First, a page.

Cost recovery arrangements are transparent and promote accountability
Ensure that our Cost Recovery Implementation Statement (CRIS) is fully compliant with Australian Government Cost Recovery Guidelines, including in relation to any updates
Main areas of non-compliance
- not published at the commencement of each financial year for the budget year, and updated progressively
- explanation of costing model for each activity
- stakeholder engagement strategy, including summary of the latest engagement round (refer to 3.1)
- financial estimate for the activity for the budget year and forward estimates
- performance reporting (refer to 1.2); and
- key forward dates and events.
(Clauses 2.9, 2.10, 2.11, and 2.12)
Majority of these non-compliance issues were resolved with the publication of our 2019-20 CRIS in December 2019.
Compliance is an ongoing process and we will update and publish our 2020-21 CRIS applying Activity Based Costing-Zero Based Budgeting (ABC-ZBB) model results before the commencement of the financial year.
Timeframe: June 2020 with publication of 2020-21 CRIS (originally May 2020)
Report in our CRIS cost recovery performance at the regulatory activity level
AMSA's published CRIS's have not:
- provided disaggregated historical financial performance information at the regulatory activity level (i.e. by levy type or fee grouping), rather only consolidated information has been provided; and
- limited provision of non-financial performance measures at the regulatory activity level.
(Clauses 2.21 and 2.22)
AMSA's 2019-20 CRIS provided the level of disaggregation required for the current and forward years.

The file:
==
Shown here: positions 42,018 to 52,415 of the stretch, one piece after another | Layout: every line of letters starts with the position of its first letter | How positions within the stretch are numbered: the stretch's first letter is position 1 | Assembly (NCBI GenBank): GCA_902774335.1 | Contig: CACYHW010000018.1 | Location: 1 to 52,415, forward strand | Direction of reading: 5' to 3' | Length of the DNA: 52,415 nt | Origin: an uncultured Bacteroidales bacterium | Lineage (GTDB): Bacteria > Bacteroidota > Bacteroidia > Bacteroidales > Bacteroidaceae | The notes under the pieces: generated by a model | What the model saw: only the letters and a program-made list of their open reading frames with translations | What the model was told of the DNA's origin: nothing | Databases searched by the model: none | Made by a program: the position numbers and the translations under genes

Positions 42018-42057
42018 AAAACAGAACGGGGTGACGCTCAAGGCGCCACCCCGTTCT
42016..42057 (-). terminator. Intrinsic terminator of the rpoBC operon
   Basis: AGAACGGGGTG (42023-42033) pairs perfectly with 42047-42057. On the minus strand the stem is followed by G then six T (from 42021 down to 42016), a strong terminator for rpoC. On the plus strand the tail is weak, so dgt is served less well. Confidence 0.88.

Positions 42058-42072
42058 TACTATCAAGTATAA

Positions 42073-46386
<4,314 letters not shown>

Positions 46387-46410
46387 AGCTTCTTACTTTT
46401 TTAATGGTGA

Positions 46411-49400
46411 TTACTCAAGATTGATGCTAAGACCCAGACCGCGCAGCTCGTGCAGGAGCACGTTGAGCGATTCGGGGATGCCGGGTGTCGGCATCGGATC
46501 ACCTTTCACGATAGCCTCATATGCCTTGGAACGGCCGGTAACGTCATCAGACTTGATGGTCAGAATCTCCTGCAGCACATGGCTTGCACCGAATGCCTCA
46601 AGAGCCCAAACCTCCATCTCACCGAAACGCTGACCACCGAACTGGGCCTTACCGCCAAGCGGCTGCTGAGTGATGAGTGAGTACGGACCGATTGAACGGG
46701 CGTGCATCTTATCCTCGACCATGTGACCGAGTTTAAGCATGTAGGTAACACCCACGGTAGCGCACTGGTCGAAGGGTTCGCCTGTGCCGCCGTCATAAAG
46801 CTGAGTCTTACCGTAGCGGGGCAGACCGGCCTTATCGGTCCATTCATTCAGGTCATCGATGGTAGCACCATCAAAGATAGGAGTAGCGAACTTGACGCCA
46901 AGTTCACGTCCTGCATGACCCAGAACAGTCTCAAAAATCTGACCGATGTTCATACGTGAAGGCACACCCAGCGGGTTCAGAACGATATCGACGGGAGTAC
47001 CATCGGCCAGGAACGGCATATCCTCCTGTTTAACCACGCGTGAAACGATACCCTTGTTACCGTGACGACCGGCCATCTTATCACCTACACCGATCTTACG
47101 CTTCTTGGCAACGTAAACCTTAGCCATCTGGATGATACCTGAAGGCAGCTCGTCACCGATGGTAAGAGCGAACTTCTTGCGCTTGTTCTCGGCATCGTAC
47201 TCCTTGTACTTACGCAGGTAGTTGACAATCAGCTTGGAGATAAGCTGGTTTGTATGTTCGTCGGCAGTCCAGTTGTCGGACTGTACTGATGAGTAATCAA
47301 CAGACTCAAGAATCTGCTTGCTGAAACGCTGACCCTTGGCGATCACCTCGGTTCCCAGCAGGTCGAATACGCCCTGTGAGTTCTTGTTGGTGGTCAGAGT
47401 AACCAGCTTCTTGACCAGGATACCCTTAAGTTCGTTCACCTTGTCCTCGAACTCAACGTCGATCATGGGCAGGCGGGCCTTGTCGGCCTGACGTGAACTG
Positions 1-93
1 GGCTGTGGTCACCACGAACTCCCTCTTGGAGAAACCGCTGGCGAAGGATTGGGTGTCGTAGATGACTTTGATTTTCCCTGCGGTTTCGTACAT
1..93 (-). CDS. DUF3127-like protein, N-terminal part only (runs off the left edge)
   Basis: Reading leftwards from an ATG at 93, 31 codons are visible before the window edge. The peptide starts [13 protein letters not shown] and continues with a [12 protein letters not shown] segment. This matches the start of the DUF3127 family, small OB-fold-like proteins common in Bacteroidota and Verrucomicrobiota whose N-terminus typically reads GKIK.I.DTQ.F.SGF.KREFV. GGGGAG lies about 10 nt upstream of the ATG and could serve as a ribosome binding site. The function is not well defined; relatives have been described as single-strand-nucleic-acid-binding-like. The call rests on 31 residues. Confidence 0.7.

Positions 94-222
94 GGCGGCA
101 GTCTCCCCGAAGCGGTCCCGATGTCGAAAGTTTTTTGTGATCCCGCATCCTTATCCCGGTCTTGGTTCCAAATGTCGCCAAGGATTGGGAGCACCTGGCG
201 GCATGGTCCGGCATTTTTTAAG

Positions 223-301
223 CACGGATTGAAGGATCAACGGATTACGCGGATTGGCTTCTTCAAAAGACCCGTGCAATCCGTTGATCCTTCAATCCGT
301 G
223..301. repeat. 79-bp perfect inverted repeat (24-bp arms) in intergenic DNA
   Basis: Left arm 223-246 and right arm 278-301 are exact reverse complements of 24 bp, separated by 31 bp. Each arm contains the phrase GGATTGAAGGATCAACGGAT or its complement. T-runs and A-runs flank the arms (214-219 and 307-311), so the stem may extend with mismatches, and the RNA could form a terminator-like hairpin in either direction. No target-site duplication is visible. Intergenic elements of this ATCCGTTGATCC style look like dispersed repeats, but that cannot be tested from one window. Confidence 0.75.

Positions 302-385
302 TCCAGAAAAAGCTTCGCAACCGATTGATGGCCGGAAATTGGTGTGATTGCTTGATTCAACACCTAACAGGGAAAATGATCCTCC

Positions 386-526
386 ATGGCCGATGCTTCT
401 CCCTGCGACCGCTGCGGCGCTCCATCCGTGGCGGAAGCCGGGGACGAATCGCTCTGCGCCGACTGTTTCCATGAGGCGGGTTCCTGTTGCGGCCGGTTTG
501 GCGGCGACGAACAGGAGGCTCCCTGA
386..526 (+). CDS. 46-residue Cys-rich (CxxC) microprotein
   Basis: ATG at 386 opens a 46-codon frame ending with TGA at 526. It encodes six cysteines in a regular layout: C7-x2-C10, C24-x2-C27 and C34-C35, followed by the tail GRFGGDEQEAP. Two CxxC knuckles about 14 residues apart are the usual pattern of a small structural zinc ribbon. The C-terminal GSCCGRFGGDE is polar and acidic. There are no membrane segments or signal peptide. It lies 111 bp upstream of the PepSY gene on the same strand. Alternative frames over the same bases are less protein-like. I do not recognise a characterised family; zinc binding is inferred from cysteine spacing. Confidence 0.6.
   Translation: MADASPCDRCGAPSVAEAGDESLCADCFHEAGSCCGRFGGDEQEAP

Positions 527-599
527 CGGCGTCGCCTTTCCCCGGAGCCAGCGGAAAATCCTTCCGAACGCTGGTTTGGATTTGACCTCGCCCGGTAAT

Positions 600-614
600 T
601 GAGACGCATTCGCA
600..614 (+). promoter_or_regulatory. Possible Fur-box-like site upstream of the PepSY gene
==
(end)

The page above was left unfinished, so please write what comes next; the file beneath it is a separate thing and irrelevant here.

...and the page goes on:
In relation to specific performance measures for fee-based activities (i.e. marine services and ship registration), we are currently developing/assessing key performance indicators. We capture significant amount of data for internal reporting purposes and this is available for tracking performance.
Timeframe: during 2020-21 (originally December 2020)
Implement effective governance and accountability arrangements.
Lack of internal documentation that specifically outlines its cost recovery process and procedures, stakeholder engagement, and rules underpinning the costing model.
We have implemented a Cost Recovery Policy (effective from May 2019) and a cost recovery procedure document will be completed on conclusion of the ABC-ZBB exercise incorporating the experience within.
Timeframe: June 2020 (originally December 2019).
Change (delay) in timeframe is the result of the 2019–20 ABC- ZBB budget model development, approved in January 2020. We will now incorporate key assumptions and rules underpinning this model in the procedural and guidance material.
Cost recovery arrangements are efficient and effective
Examine use of tonnage- based proxies for levies to enable charges to more closely link to the level of efficient regulatory effort expended for specific outputs.
Australian Cost Recovery Guidelines states that when designing a levy, the cost-driver should approximate the level of resources used to provide the activity and that differentiate levy rates may be used to more closely reflect resources used by different groups.
The expectation is that we should be able to demonstrate a clear link between the level of effort and the charge (levy). However there appears to be no clear relationship between costs and provision of regulatory activities (using the mechanism of Net Registered Tonnage).
The likely result is cross subsidisation of the owners of smaller vessels by the owners of larger vessels. Although, it is recognised that a tonnage based approach is industry practice, differential levy rates could be used to more closely reflect resources used by different users based on a risk based approach, size of vessels or other criteria.